This will help you quickly find people working in the exact role you’re interested in.
For example, let’s say I was interested in a Product Manager position at Apple. Instead of going through my connections and trying to find someone at Apple who can introduce me, I can simply type in:
Then click “People”, connections dropdown and click “2nd” to filter for all my 2nd degree connections who are currently working as Product Managers at Apple!
This also allows me to quickly and easily see who the first degree connections are and perhaps it’s time for me to buy them a cup of coffee and catch up.
Of course, even though they’re your first degree connections, make sure to send them a professional yet calibrated message, especially if you haven’t spoken to them in a while.
If your cold email or cold message skills are a little rusty, check out my “How to connect on LinkedIn” video for effective message templates.
Another example: let’s say you’re interested in multiple positions: both sales and marketing are up your alley. In that case you can type in something like:
This will show you a list of second degree connections working in either role.
In this instance, we actually used 3 search operators: AND, parenthesis, OR. These are just some of the basic Google Search Operators you might already be using for Google Search and Gmail. You can check a full list of them here.
If you’re reading this post, I’m sure you’ve heard that the LinkedIn experiences section should be an extension of your resume. You’ve also probably heard of the basic rule to use third person for your resume, and first person for LinkedIn to come off as more personable.
While it’s best practice to stay concise and keep your experiences section clean, the flipside is that sometimes, you’re not able to fully explain all your contributions that resulted in a successful project.
So, what I would recommend is after you reach a significant milestone or wrap up a meaningful engagement, publish a LinkedIn post highlighting some of the work that you did, and tag your teammates who made the whole thing possible.
Not only does this show your appreciation for your co-workers, but you’re also able to expand more in that post about your responsibilities than you otherwise could in a few bullet points in your experiences section.
And the best thing about all this? If you feature that post, recruiters or potential hiring managers can read it whenever they’d like when they come across your profile. Trust me when I tell you not a lot of people know about this trick...yet!
Furthermore, there’s been a recent study by Kinsta showing how 1% of LinkedIn users create over 99% of the content. Put another way, this is a huge opportunity for you to instantly stand out among your peers.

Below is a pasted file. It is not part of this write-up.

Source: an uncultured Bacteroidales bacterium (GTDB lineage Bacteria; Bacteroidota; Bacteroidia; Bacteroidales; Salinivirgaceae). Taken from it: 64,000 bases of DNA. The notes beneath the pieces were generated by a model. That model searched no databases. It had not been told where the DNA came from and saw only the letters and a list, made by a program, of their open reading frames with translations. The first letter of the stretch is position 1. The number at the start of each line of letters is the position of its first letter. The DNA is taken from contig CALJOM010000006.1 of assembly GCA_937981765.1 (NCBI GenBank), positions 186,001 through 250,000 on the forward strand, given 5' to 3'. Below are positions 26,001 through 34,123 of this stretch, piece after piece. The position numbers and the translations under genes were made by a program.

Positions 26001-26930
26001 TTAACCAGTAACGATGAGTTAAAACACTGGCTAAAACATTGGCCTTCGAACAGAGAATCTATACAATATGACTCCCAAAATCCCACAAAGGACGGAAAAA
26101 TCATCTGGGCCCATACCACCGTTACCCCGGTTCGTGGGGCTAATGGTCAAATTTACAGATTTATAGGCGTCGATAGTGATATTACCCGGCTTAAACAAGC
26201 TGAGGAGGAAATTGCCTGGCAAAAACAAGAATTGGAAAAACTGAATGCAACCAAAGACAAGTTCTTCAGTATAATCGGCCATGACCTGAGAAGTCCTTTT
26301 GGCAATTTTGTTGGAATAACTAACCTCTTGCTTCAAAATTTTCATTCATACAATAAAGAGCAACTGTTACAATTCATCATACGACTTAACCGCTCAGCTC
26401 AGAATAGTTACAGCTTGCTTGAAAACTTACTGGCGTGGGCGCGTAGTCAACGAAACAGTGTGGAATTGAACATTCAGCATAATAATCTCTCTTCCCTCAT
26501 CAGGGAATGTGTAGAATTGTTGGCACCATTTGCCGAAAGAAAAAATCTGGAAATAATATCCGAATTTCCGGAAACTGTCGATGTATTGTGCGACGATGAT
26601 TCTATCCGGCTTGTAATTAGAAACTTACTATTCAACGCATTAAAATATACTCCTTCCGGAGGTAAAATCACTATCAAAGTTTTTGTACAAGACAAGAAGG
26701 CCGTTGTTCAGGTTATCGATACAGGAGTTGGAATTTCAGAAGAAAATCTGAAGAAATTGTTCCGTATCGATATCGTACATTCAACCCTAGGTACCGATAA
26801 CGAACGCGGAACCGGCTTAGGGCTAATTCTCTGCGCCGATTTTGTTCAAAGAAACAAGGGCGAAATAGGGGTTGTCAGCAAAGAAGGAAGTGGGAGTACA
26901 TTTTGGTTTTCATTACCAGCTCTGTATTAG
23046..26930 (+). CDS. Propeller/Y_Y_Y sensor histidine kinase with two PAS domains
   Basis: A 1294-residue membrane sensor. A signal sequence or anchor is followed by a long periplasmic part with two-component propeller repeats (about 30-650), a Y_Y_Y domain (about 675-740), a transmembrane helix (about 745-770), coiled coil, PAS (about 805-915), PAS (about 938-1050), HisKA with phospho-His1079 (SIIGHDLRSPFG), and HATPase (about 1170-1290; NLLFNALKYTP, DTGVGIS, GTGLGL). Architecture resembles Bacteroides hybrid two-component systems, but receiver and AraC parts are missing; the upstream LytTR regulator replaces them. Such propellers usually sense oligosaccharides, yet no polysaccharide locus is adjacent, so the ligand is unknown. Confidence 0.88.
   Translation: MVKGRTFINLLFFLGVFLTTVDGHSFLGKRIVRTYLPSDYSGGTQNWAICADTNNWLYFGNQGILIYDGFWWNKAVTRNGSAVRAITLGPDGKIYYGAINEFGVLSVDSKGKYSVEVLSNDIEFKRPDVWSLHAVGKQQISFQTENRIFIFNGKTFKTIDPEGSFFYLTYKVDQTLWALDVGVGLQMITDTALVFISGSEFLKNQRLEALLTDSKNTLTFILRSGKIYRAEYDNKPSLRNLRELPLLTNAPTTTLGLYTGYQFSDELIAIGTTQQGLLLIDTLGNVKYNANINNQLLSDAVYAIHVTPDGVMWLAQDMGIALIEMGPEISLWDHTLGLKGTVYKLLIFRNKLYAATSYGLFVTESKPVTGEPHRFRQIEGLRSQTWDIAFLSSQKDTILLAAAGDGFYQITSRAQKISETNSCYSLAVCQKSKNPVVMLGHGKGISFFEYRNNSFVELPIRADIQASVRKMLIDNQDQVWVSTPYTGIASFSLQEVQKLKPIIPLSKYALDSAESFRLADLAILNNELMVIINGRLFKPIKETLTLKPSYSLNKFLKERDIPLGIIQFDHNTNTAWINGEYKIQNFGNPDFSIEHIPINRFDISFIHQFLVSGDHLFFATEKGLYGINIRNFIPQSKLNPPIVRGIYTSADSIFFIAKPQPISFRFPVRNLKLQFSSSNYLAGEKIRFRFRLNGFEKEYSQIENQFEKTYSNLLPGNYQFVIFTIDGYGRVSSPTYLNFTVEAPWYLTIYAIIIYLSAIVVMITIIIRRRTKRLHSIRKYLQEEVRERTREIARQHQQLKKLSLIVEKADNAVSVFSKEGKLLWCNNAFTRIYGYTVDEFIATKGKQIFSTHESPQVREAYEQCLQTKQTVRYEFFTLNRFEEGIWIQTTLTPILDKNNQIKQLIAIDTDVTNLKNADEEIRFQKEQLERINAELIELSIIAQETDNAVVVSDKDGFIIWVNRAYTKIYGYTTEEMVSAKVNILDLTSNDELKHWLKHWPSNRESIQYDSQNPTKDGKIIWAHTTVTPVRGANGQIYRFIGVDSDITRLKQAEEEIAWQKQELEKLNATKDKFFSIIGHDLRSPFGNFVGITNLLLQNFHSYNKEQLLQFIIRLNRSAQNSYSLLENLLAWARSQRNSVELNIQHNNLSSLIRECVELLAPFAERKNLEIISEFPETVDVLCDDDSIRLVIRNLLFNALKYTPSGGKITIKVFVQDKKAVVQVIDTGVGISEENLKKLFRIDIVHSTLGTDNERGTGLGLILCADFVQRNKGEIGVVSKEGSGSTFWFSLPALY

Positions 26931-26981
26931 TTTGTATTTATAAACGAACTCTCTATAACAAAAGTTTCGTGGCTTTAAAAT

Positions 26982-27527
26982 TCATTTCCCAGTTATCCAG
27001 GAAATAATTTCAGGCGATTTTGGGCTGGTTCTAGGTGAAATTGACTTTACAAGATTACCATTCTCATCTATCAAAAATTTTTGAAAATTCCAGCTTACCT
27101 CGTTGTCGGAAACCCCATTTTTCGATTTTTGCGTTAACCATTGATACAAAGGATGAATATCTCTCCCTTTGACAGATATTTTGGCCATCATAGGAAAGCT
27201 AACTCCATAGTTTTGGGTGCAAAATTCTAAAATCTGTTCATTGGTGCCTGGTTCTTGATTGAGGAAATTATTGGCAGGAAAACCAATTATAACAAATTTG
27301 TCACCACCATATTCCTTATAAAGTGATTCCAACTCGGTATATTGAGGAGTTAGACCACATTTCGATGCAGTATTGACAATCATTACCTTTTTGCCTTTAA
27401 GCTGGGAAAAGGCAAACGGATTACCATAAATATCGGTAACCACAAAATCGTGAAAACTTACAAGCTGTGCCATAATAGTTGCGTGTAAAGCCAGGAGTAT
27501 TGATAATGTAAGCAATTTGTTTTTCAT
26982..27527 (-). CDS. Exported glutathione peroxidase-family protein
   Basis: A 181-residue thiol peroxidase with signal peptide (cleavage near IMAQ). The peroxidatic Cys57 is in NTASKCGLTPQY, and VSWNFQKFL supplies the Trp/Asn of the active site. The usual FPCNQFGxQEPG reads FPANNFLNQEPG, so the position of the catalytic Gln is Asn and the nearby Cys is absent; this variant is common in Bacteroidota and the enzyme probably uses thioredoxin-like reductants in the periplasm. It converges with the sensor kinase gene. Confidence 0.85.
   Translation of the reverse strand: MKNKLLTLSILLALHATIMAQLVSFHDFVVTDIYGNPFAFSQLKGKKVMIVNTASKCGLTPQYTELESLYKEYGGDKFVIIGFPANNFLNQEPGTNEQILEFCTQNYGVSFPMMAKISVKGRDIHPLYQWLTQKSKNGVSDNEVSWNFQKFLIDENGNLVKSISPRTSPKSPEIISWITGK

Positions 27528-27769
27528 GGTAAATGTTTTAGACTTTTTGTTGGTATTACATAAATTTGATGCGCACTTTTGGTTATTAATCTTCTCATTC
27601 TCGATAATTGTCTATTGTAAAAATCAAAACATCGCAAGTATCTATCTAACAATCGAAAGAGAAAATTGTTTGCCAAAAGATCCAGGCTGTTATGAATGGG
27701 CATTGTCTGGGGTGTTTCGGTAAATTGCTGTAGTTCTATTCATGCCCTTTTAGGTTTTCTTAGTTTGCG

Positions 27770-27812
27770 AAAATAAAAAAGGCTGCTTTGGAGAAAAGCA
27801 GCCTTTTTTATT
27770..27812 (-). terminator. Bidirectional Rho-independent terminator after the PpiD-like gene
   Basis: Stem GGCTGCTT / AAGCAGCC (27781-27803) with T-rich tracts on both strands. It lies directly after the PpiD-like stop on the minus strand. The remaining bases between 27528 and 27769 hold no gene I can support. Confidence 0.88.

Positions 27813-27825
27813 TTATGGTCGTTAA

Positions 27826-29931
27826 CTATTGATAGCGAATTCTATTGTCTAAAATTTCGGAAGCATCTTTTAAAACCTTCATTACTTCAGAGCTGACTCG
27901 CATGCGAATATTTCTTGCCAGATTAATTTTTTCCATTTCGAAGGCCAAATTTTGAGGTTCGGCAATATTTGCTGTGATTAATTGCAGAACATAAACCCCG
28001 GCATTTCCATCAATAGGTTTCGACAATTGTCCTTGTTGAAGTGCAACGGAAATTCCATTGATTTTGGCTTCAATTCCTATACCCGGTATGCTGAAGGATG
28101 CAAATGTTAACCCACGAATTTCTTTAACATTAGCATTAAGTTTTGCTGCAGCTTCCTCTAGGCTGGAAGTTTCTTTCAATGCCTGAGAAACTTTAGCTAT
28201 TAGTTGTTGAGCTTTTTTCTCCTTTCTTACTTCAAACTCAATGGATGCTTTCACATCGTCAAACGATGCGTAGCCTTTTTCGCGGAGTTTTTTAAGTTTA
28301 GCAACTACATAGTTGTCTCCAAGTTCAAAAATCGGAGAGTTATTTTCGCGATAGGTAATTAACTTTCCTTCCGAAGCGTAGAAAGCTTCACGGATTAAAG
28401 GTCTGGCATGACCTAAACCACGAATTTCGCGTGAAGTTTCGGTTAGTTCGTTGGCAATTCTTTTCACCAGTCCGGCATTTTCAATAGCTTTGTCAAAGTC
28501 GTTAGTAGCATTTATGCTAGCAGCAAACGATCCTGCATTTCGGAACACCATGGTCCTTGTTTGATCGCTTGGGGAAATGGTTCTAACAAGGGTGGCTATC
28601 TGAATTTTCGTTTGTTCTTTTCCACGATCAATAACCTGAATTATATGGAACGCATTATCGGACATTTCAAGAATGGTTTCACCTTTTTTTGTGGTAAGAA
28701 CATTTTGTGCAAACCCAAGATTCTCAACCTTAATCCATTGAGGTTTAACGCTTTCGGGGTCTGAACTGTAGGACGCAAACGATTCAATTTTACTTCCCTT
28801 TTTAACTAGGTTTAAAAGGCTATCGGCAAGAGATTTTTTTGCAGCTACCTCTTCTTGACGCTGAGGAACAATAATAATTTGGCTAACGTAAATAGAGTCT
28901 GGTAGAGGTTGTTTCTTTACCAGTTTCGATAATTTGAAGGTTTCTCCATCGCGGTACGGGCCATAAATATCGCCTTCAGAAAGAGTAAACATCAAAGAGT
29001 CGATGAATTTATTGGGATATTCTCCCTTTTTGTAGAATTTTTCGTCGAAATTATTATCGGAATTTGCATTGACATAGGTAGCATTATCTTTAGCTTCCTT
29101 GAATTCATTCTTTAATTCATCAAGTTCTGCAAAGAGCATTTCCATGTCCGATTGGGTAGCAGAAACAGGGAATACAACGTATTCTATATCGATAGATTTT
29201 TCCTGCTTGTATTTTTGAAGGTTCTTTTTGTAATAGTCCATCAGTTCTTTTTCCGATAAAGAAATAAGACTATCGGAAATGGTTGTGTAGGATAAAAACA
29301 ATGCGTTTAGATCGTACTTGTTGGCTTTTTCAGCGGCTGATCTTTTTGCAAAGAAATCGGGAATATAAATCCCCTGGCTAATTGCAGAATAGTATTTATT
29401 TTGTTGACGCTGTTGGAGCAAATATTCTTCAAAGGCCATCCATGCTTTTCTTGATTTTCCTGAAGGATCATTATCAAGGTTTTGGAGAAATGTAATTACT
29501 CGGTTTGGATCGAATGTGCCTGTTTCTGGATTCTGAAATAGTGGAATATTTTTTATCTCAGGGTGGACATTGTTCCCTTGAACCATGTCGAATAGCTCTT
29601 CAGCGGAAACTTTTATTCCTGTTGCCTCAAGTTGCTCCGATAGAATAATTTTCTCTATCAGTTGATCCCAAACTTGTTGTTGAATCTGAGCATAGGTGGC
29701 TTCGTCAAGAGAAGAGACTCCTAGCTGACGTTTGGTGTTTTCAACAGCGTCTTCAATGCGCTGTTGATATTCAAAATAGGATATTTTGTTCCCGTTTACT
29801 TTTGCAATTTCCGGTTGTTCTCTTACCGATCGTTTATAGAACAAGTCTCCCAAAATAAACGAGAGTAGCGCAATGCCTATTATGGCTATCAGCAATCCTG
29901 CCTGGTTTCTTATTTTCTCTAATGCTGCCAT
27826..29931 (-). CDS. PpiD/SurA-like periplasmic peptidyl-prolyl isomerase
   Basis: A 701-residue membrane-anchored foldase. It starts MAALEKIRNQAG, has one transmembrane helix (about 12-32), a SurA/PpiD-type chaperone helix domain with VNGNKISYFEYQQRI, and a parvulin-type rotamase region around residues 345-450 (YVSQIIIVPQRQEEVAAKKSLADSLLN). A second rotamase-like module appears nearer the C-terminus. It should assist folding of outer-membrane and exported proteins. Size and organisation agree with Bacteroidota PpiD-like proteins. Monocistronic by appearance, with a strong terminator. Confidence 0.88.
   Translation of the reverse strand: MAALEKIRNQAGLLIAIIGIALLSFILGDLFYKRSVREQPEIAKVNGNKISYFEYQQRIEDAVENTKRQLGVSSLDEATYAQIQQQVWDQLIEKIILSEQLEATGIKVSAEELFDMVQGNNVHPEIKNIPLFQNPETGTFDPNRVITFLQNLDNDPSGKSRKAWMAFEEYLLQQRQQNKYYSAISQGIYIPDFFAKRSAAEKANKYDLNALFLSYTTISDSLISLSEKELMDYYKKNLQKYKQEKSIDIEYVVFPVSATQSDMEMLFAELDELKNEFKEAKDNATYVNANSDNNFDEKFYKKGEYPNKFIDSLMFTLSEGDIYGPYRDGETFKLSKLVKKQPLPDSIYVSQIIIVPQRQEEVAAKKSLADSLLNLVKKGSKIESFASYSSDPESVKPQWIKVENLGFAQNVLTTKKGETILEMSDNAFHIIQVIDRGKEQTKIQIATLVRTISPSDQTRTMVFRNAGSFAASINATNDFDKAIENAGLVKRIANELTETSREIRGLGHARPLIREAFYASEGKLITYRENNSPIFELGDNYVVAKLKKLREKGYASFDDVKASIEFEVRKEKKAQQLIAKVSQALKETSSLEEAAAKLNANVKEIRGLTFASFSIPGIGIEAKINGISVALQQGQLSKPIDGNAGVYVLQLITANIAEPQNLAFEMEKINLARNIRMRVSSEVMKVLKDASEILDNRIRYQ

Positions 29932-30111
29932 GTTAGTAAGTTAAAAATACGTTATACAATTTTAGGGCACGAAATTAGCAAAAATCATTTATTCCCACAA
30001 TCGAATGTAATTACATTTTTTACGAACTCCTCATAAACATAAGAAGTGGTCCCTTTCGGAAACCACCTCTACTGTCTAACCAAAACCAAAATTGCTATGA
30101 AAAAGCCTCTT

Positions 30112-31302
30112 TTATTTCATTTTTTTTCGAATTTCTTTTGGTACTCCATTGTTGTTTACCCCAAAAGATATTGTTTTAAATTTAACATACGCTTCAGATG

Of course, publishing a LinkedIn post can give a lot of us anxiety, especially since it’s public, anyone can see it, and the idea of self-promotion seems a bit arrogant. Trust me, I felt, and I feel, the exact same way.
Then I came across something Roberto Blake, and Ali Abdaal said, both of whom are very successful entrepreneurs, and essentially they argue that if you don’t advocate for yourself and for your work, if you don’t respect yourself enough to do so, how can you expect anyone else to?
Their arguments have made me more confident about sharing my work publicly and hopefully serves as inspiration for some of you as well, especially when there’s that practical benefit of having the full project being featured on your LinkedIn profile.
Full disclosure: this has never happened to me so I’ve never gone through the process myself, but a recruiter friend of mine told me about this and I thought it would be good to share with all of you.
Basically the most obvious sign that your profile got restricted is you are now required to know the email address of every single person you try to connect with.
This happens when 5 people have clicked the “I don’t know this person” option after you send a connection request.
If this happens to you, there are 2 ways for you to get your profile unrestricted:
Again, this has never happened to me so I’ve never gone through the support process, but if you are someone whose account is restricted, hopefully this is helpful.
To be honest, I wish LinkedIn made this “restricted” rule more public because this would actually encourage more of us to send high quality connection requests rather than just clicking that “connect” button.
If you're struggling to come up with engaging messages to send via LinkedIn, check out my LinkedIn Tips & Tricks playlist!